I just got The Sound on the Page, by Ben Yagoda. I haven't read it yet, but I did peek ahead to the section on persuasive writing. I found a piece by Justice Stephen Breyer, saying why he puts citations in text, not in footnotes:
I believe most footnotes are distracting. The purpose of a citation in a court argument is not to prove what your source was but to add to the argument. If it doesn't add to the argument, don't put it in. So I place citations in the text. If I removed all citations from the text and put them in footnotes, the article or opinion might read better because the flow of the argument wouldn't be interrupted, and one's eyes wouldn't be distracted. I don't do that, because I want to use the cited case as part of the statement I am making.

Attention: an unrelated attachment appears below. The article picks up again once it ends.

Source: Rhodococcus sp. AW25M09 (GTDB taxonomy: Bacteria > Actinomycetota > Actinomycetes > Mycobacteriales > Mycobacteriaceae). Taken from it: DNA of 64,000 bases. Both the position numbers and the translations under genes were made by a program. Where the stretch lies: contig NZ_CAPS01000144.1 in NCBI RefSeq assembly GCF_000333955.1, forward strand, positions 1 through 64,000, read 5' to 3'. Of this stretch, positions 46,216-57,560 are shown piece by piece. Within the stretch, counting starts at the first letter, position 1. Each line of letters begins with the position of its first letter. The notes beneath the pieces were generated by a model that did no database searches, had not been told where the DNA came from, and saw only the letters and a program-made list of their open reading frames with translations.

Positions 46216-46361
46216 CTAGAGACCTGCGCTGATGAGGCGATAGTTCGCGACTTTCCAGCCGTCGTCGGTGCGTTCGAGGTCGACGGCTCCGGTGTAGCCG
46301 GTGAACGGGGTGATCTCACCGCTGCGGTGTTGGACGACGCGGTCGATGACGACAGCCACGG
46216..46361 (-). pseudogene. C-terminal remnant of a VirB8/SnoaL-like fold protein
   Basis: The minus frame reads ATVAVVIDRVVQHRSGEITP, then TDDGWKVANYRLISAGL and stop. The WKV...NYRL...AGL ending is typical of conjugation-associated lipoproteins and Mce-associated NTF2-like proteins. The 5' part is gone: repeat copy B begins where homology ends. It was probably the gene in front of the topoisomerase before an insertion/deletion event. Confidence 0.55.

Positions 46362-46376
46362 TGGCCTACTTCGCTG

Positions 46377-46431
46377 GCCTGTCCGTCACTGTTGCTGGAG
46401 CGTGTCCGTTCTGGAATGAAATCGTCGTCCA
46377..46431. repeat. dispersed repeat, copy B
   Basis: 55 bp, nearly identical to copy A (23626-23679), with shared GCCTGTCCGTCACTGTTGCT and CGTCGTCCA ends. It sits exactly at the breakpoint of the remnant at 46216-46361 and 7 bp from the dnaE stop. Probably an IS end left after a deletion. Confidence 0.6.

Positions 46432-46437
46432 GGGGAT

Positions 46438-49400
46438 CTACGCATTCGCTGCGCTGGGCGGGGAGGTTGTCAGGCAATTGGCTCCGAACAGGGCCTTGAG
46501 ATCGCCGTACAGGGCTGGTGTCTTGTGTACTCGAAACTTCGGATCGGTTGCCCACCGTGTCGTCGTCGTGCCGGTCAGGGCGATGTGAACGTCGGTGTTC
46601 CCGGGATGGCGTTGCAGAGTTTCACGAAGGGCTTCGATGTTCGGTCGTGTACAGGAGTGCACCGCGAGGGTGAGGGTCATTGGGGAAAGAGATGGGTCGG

(I'm sure that Mike will be pleased.)